Choosing a proper fly fishing line involves a number of factors. The fly line connects the rod to the leader. The leader has the purpose of connecting the flies to the line so that you can cast them. Most manufacturers produce fishing rods for any average person to use and average conditions.
This results into most fly fishermen using only one weight of line since on the rod handle there is usually a code for the right weight line to use. But to get full fly fishing experience, you may consider using varying lines sizes from the one suggested on the rod. Fly fishing would be worth it if different line sizes and leaders are used. The following are guiding tips on choosing the best fly lines and leaders;
1. Match the line weight to conditions
Various line weights can be used on the same rod for different fishing conditions. For instance, fishing in calmer water, using a fly line one size lighter than the one inscribed on the rod’s handle could prove fruitful. Since in calm water longer leaders are preferred so that the line does not fall in water to scare away the target, casting could be difficult, and there is a reduction in accuracy. This is where you will need to use a fly line one size lighter than the one recommended on the rod. It is even possible to drop down to two sizes without damaging the rod.
2. Varying weight and speed
Fly rods are made to cast a given weight of line with some good speed. There two benefits in dropping down a line size. One is, the line will alight on the water softly. Two is, the line doesn’t develop much speed because it is not as heavy.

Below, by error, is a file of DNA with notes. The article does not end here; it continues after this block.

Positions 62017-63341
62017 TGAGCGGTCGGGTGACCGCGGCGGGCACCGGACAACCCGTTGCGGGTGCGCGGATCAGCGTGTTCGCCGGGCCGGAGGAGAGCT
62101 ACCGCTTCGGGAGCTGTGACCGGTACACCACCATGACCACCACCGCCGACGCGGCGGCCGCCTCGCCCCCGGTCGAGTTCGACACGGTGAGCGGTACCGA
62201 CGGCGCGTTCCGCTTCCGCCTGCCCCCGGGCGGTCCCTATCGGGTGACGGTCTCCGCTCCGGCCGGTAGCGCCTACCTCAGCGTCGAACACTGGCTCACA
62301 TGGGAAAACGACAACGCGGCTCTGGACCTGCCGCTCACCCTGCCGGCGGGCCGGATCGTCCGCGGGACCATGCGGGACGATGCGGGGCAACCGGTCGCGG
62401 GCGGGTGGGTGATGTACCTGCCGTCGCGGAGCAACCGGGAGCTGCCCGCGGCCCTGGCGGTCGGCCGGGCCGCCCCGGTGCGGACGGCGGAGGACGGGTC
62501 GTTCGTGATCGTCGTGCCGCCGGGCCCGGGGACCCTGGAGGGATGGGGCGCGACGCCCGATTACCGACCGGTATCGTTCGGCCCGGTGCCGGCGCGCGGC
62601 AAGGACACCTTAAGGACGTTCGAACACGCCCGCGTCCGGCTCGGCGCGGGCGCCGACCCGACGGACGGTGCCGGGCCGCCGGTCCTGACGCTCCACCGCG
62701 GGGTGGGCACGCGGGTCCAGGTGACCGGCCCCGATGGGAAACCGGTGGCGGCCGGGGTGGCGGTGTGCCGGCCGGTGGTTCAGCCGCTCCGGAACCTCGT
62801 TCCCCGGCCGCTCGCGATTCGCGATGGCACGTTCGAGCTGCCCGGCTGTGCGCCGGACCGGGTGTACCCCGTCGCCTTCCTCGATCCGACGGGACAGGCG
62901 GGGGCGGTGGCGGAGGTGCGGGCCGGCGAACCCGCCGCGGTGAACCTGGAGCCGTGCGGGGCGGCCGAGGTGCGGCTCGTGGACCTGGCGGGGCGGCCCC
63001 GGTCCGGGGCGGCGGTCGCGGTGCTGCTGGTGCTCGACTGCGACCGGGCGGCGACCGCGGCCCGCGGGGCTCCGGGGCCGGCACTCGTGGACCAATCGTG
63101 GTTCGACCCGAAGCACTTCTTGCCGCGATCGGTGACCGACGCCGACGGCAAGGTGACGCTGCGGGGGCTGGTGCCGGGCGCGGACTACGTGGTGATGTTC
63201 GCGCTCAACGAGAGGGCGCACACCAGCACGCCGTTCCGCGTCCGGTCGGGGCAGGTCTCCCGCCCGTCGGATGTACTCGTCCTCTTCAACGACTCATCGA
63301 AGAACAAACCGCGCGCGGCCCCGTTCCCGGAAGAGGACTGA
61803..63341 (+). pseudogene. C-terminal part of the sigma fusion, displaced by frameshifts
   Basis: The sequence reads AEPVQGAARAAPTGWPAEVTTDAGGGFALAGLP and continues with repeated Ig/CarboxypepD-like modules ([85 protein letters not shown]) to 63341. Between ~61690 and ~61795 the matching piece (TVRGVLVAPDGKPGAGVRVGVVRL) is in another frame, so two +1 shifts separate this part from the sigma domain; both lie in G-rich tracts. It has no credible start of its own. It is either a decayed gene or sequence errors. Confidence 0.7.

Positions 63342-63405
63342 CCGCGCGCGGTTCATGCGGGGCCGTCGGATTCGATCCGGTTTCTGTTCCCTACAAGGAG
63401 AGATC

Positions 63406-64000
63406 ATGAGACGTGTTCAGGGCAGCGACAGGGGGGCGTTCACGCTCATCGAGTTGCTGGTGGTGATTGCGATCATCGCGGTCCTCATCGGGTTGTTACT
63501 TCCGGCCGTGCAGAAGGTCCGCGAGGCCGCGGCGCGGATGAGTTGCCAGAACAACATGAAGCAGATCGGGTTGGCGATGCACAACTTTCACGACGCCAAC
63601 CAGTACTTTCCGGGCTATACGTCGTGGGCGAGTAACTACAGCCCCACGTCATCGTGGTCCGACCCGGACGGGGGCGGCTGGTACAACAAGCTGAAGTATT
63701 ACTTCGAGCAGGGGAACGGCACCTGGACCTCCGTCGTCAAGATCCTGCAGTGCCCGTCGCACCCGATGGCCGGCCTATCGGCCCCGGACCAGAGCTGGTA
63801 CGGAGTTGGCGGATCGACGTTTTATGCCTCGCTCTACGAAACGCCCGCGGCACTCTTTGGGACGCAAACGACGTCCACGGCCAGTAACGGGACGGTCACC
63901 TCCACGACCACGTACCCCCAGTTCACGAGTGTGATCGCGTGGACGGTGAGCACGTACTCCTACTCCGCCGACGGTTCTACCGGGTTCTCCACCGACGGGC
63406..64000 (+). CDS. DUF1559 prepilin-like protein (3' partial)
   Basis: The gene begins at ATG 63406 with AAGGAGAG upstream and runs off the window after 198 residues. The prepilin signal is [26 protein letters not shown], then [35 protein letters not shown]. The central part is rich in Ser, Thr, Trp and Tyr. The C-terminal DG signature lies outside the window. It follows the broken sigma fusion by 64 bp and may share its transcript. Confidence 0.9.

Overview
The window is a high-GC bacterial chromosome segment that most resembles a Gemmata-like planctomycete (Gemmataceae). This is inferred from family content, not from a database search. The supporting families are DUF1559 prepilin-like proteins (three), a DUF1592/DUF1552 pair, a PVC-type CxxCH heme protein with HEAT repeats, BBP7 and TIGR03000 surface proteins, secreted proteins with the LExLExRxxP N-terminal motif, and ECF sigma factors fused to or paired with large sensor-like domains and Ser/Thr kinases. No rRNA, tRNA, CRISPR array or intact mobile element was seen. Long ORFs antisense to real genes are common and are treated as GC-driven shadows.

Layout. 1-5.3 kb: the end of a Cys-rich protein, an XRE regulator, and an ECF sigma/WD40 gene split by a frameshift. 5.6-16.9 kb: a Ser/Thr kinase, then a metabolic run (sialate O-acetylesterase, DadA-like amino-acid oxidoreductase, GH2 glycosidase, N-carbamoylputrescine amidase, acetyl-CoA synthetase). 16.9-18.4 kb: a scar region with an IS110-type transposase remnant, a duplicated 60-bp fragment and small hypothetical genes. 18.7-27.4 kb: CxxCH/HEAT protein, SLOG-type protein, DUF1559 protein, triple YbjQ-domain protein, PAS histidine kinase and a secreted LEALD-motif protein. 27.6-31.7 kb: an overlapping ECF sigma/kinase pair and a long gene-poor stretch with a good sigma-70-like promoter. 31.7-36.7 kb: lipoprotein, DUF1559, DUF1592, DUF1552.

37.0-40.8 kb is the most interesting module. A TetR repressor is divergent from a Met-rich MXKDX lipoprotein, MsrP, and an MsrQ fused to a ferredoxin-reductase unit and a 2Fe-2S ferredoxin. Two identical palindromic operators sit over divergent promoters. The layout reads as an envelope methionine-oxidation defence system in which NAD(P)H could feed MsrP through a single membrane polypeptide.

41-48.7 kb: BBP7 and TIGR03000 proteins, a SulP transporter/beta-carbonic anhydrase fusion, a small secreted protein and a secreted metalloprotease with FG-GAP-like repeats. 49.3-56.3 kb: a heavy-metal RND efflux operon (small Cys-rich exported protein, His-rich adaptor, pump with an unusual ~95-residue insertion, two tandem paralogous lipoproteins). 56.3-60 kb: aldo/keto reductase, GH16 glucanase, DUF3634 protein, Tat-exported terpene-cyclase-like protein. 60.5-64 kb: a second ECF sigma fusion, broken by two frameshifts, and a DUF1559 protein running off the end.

Casting dry flies or nymph is still possible even with the line two sizes lighter. A shorter leader can also be used since the line speed has been reduced and hence lessening the impact on the water surface. In situations like when the wind is blowing, casting a lighter than normal line to a distant target will be easier.
3. Using shooting tapers for greater distance
Shooting tapers are used to obtain greater distance. Casting with the line weight recommended by manufacturers, you only go just under 30 feet of line from the rod tip to get distance. Consider using a taper that’s a size heavier than it’s recommended and you will be pleased by the distance you gain.
4. Why choosing heavier a line is necessary
If your target is small streams with trout, using a line heavier than the rod is advisable, Also areas where casting is restricted in distance, a heavier line is the right answer. This also applies when bass fishing in swamps.
5. Choosing based on density
Density affects how the line behaves on water, and hence its buoyancy. Consider buying a variety of line to get a chance to switch lines to meet conditions. There are four choices you could pick from;
– Floating (F) lines – floats on water, suitable for beginners, easier to cast and are good for dry flies.
– Intermediate (I) lines –a little denser than water, sink slowly to present a fly just below the water’s surface, works well in shallow, weedy lakes.
– Sinking (S) lines – they sink, designed for deep waters and fast flowing rivers, suitable for wet flies.
– Floating /Sinking (F/S) lines – combine the two characteristics; part of the tip sinks to present the bait, the balance of line floats.